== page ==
The aim of highly active antiretroviral therapy (HAART)
for patients chronically infected with the human immunodeficiency virus type 1 is to achieve maximal and durable viral suppression. Maintaining the blood plasma HIV-1-RNA concentration (pVL) <50 copies/ml is currently considered appropriate for this goal. With the current treatment options, the percentage of previously untreated patients who achieve a pVL <50 copies/ml after one year of initial HAART is about 70%. Characteristics of the host, virus, drugs and the treatment team have been associated with the virological response to initial HAART. Adjusting the initial HAART regimen and patient management to a risk profile based on these factors is possibly helpful in improving the virological response to HAART. Adherence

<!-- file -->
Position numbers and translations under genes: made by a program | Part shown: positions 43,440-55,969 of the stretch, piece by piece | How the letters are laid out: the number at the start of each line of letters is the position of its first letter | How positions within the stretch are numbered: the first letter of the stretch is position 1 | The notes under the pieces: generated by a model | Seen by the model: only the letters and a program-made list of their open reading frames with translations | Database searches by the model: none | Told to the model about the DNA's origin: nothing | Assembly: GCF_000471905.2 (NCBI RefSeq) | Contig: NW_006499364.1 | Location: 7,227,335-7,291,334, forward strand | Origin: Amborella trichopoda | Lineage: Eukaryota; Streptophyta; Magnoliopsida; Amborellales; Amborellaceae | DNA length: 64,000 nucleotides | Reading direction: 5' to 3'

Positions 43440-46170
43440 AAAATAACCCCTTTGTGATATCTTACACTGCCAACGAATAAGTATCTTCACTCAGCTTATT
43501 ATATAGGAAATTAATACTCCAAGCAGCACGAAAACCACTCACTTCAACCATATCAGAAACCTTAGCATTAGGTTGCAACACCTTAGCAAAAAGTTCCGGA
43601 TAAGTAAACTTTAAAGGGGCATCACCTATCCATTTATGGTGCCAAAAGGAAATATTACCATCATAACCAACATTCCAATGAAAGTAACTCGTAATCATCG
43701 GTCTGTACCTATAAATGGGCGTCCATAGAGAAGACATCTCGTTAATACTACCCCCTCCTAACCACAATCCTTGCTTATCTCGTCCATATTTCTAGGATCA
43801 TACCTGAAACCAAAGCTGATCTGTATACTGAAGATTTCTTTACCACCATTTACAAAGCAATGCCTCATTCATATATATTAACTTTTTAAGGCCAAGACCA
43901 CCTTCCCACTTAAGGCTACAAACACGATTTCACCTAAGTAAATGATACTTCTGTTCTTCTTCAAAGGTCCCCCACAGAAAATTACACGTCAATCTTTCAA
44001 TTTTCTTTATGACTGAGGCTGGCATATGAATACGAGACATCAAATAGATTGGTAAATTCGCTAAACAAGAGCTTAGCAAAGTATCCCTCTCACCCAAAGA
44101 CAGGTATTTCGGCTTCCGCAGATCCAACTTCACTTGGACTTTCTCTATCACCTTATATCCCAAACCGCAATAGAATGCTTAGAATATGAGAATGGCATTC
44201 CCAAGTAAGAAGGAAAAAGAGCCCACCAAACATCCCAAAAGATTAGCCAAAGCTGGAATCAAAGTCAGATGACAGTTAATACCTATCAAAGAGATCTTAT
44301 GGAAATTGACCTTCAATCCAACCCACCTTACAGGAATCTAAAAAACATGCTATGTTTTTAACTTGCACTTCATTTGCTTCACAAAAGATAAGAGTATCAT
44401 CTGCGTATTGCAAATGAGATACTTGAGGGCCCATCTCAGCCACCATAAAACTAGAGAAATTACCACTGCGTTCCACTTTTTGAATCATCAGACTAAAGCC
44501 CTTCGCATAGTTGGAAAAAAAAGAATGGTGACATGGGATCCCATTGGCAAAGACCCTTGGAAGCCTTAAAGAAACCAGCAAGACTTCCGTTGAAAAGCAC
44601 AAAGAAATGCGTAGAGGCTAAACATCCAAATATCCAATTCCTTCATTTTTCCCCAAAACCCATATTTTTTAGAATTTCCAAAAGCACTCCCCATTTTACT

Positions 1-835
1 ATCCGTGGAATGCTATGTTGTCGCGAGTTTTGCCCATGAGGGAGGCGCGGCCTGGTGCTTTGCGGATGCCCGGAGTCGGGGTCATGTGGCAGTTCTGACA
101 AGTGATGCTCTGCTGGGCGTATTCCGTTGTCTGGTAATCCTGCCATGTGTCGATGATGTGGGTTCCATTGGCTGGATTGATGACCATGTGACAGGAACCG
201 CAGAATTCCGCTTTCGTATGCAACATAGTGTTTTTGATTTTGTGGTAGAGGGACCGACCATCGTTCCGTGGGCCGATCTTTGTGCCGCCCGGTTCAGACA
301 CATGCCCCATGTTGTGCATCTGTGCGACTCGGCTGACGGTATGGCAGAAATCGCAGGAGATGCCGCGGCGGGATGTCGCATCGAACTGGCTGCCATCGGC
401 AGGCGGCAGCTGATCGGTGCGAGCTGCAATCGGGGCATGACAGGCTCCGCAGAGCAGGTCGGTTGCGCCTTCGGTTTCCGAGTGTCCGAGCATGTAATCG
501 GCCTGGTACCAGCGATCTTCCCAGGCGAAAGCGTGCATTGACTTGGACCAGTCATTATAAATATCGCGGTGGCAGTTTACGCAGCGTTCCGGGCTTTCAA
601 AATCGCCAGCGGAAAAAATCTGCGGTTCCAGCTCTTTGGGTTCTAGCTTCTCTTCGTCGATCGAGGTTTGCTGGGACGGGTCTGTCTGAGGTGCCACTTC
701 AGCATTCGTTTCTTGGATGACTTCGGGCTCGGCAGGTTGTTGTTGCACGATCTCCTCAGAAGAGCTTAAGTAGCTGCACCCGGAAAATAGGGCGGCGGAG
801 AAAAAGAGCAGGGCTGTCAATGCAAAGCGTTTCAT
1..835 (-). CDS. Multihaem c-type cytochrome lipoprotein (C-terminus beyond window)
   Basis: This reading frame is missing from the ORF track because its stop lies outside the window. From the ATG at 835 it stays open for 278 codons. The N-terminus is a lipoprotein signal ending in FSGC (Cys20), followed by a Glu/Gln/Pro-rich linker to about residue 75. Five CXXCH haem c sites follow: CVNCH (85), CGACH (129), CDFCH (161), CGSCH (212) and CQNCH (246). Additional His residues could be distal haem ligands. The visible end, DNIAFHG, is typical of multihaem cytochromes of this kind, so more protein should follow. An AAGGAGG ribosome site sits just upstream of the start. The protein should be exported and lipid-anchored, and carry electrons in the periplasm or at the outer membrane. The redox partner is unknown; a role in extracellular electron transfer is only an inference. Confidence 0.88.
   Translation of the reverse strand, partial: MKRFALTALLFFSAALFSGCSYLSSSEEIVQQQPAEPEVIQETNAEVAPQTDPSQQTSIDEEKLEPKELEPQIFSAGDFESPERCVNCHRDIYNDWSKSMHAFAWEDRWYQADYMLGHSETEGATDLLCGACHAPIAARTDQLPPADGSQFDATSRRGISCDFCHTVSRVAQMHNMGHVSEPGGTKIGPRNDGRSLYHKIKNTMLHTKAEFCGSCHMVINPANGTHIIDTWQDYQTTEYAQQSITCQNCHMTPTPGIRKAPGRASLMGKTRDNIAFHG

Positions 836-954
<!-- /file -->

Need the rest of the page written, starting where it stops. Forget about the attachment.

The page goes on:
to a potent and well-tolerated HAART regimen is likely to
be the most relevant factor for virological success. The
additive value of the other factors needs to be clarified.